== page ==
From the Historian: Fairport was in a pickle, almost

Bill Poray

The P. Cox Shoe Company began manufacturing at a newly constructed brick factory on Fairport’s Parce Avenue in January 1885. The firm, which had moved from Rochester to the village with the lure of financial incentives and non-union labor, more than fulfilled its obligations outlined in a five-year contract with the village. Once the Fairport factory was unionized and financial incentives were exhausted, the shoe company returned to Rochester in 1893. The result was that many local residents lost their jobs and the big Parce Avenue factory was vacant.  

From the collection of the Perinton Historical Society, this photo, likely taken between 1891 and 1893. It’s a view to the northwest across the Erie Canal, with the P. Cox Shoe factory on Parce Avenue in the background. The Wanderer, a steam-powered launch owned by D.L. Worden, is in the foreground.

One year later, village residents were excited to learn that the H.J. Heinz Company had identified Fairport and the former shoe factory as a favorable location for the production of pickles and other food products. The company was said to be impressed with the region’s soil quality and farming capability, the newly installed water works and proximity to the railroad and canal. Headquartered in Pittsburgh, reports circulated that of the many existing Heinz facilities, a new operation in Fairport would quickly become the second largest in the corporation. 

Local residents were happy to learn that Heinz employees in Pittsburgh worked 12 months per year, unlike many in the food industry. The company also provided its employees with educational opportunities, including night school and an on-site library. Fairport anticipated a grand welcome for its newest industry.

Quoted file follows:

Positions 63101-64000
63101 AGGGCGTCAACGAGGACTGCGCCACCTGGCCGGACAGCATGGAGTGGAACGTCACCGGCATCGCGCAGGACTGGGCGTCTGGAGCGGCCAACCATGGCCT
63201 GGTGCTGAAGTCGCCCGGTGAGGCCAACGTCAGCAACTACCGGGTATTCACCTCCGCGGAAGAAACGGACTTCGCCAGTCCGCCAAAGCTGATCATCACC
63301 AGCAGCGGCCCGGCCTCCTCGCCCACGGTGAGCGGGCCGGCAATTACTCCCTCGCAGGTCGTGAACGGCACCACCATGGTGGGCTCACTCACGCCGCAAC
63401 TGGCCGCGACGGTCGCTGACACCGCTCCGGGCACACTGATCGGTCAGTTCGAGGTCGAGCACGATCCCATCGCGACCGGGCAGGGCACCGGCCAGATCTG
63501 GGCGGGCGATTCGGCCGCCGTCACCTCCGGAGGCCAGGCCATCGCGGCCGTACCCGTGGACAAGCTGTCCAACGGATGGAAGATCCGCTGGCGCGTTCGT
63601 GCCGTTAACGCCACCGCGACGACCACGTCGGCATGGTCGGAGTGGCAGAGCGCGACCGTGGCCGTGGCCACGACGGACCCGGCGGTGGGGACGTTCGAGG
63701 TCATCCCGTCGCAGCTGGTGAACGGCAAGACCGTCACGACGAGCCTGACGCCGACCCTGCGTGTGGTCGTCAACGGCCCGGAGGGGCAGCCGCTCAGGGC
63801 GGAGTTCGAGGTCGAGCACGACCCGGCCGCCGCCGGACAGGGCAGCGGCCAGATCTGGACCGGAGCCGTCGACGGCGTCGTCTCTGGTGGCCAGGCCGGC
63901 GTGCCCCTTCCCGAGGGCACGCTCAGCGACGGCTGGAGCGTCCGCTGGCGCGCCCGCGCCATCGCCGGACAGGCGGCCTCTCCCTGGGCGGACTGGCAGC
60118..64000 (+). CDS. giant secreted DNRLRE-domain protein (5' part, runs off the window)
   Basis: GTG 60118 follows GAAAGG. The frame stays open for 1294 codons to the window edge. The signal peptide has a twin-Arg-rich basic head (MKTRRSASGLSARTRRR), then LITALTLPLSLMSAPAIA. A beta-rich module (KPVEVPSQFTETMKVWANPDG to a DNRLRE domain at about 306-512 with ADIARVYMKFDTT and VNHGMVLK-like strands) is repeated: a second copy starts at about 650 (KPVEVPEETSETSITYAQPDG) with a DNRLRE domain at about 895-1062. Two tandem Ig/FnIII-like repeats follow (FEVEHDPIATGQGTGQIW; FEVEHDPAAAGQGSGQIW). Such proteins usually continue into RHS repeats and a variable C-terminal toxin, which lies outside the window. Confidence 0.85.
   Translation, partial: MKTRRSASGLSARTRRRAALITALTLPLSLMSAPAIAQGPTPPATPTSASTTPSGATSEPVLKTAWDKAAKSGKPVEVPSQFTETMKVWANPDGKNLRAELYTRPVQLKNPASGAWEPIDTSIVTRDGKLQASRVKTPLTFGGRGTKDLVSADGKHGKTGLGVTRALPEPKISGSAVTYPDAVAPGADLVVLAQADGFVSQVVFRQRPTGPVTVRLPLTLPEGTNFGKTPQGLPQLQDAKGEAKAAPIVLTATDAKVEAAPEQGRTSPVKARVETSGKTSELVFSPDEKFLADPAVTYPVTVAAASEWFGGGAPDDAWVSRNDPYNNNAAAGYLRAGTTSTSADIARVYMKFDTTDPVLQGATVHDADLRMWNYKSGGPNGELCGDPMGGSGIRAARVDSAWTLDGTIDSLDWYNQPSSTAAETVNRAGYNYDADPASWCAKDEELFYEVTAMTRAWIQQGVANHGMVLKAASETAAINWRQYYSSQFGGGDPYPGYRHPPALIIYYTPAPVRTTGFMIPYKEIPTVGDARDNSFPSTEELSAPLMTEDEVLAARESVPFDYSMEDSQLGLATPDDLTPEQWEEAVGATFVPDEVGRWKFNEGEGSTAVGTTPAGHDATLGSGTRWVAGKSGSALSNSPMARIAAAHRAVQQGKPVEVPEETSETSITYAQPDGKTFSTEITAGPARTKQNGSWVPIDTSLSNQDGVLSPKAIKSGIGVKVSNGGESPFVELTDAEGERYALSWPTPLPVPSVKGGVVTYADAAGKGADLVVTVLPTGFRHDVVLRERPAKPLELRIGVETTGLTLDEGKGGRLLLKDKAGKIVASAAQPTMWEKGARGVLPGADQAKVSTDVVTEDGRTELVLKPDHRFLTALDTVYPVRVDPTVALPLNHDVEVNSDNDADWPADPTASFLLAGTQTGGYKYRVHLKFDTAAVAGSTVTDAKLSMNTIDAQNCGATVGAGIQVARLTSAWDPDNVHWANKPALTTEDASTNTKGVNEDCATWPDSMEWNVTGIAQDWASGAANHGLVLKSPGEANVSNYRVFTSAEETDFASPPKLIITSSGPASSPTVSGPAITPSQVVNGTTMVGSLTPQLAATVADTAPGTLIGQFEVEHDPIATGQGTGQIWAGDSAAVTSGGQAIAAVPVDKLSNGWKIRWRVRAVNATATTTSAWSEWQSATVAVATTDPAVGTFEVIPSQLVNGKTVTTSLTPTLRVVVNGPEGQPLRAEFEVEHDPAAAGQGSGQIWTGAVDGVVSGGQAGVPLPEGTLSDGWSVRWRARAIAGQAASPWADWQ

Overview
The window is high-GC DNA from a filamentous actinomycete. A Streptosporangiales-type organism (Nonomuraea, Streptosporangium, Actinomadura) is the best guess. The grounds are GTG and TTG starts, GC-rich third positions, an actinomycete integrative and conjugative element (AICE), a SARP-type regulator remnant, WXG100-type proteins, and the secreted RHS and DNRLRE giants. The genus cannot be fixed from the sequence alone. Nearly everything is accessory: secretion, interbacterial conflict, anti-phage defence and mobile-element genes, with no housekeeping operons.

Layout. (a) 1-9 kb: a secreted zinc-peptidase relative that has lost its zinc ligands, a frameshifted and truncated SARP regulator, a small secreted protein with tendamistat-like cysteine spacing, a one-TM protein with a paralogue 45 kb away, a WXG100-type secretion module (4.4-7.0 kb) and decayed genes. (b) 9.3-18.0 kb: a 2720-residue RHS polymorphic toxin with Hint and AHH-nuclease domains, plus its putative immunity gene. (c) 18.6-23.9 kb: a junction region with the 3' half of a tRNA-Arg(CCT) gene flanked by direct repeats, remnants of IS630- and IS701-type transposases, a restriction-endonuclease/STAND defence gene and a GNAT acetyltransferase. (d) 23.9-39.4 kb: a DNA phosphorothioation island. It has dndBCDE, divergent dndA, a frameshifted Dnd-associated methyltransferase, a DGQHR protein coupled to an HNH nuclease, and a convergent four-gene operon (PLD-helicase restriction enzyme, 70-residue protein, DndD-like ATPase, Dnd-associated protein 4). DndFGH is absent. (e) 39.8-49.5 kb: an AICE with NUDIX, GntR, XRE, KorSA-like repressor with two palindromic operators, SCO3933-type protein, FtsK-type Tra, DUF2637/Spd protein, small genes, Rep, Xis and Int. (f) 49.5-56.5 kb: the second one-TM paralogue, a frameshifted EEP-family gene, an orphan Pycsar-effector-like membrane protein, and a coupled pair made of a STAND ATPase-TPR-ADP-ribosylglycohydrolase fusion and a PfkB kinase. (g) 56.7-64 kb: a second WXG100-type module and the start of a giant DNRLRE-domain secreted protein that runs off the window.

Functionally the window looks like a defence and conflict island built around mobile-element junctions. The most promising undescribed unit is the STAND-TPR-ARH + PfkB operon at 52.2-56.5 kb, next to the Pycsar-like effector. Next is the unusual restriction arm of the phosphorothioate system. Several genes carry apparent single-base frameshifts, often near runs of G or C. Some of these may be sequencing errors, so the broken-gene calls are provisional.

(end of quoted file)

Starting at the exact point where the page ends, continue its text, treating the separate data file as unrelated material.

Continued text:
A small committee of local businessmen was assembled to help secure the Heinz opportunity for the community. The company sought incentives in order to operate its facility here. The cost of purchasing the former Cox factory was $20,000 and, reportedly, Mr. Heinz was not willing to contribute any money toward the purchase. 

The Fairport committee set out to identify investors to purchase the factory. Well-attended meetings were held in late 1894, in which hundreds of businessmen and farmers from Perinton, Penfield and other nearby towns were encouraged to lend financial support to purchase the factory for use by Heinz. At the time, the Fairport Herald endorsed the initiative, stating, “Fairport is looking for a chance, and she will embrace it when the opportunity is placed before her enterprising people.” 

Despite the enthusiasm of local residents, time and growing seasons came and went, and Heinz lost interest in the Fairport factory. Eventually, the company established a pickle producing presence in Medina, another canal community 50 miles west of Fairport. 

Bill Poray serves as Perinton town historian.